Devan Dubnyk chose to look at it pragmatically. While it's true the Wild did not register a single shot on goal in the third period of Thursday's victory over Winnipeg, he didn't see any reason for alarm.

"Unfortunately, we didn't get a shot," the goalie said. "But we didn't need it."

Not with Dubnyk riding one of his most commanding stretches of the season. He made 12 of his 26 saves in the third period to stave off the Jets, running his record to 5-1 in his past six starts. Over that span, Dubnyk has a .936 save percentage and 2.01 goals-against average, showcasing the kind of lockdown performances the Wild will need from him as it chases a playoff spot.

Coach Bruce Boudreau doesn't think the timing is coincidental. Since Dubnyk was named to represent the Wild at this month's All-Star Game — upsetting some who wanted Zach Parise, Jared Spurgeon or Mikael Granlund to get the nod — the goalie has gone 4-0, stopping 120 of 128 shots and earning his first shutout of the season.

Dubnyk credits the team's overall defense with getting him into his recent groove, his best stretch this season since he won nine of 13 games from Oct. 11-Nov. 15. Whatever the reason, Boudreau just hopes he remains on a roll, as a rugged January schedule continues Saturday against Detroit.

"The preparedness, I think, is really important for him," Boudreau said. "When he's focused and prepared and ready to go from the get-go, and he makes those first couple saves, he gets right into it.

"I think ever since he's been announced to the All-Star team, he's been out there to show people he belongs in that game."

Following a 32-save shutout at Montreal last Monday, Dubnyk did not surrender a goal to the Jets until the final minute of the second period in Thursday's 3-2 win. That halted a shutout streak of 108 minutes, 51 seconds.

The Wild failed to record a shot on goal in the third, only the second time in franchise history the team finished a period without a shot. Boudreau said he "would have been screaming" if that had happened earlier in the game, but the Wild's defense was so good he didn't want to distract it. Though the Wild was outshot 13-0, Dubnyk allowed only one goal, when Winnipeg pulled its goalie for an extra attacker.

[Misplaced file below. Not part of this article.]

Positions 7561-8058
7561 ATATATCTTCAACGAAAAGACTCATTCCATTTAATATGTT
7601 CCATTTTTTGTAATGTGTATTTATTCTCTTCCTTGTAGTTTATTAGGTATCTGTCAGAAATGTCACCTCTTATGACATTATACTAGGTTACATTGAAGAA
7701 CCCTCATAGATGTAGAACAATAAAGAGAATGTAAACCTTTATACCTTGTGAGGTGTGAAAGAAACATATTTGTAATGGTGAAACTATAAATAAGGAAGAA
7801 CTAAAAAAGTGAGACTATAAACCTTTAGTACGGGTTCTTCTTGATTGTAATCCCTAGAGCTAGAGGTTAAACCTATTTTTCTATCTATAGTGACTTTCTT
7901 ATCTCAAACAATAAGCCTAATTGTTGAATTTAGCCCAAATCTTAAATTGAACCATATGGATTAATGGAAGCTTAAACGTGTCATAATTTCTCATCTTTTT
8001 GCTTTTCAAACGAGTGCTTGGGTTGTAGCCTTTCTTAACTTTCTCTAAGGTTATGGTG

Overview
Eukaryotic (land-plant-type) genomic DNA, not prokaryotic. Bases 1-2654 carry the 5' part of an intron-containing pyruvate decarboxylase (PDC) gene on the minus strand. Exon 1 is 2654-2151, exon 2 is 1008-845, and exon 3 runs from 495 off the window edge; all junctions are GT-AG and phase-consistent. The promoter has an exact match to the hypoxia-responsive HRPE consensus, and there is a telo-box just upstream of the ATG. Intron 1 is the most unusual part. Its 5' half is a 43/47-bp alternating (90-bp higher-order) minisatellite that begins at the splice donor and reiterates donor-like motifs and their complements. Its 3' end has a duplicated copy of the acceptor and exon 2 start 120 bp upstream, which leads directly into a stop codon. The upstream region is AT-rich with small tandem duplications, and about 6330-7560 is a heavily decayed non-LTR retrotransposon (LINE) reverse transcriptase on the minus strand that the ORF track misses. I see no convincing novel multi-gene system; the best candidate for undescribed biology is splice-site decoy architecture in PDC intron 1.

Dubnyk's flawless positioning, rebound control and ability to anticipate shots preserved the victory. But his teammates assisted him in multiple ways. They blocked shots, swept away rebounds, boxed out in front of the net and limited quality scoring chances — things they have done throughout his streak, Dubnyk said, creating a cohesive defense that allows him to shine.

"All five guys and me are working together out there," he said. "That allows you to have good reads on plays and find pucks. That's a big part of it, the ability to find pucks in all situations. It kind of allows you to not be late, or feel like you're late when the puck's moving.

"The guys have done a really good job in front of me, working as five guys. You know there are maybe one or two plays available, so you can prep for that; you don't feel like there are people open that you're not aware of where they are. I've been fortunate to have that here for a long time."

The Wild is in the midst of a critical, tightly-packed stretch of the schedule, with 12 games in 21 days before the All-Star break. Though Boudreau has said he plans to use backup Alex Stalock more frequently, Dubnyk could get a heavy workload if he stays hot.

That's fine by him. After starting 38 games in a row during his first season with the Wild, Dubnyk said he is prepared for whatever the coming weeks may bring.

"You always think having a night off is going to be nice," he said. "But then, by the time the game comes and you're sitting on the bench, it's kind of annoying to not be part of it. You always want to be a part of it."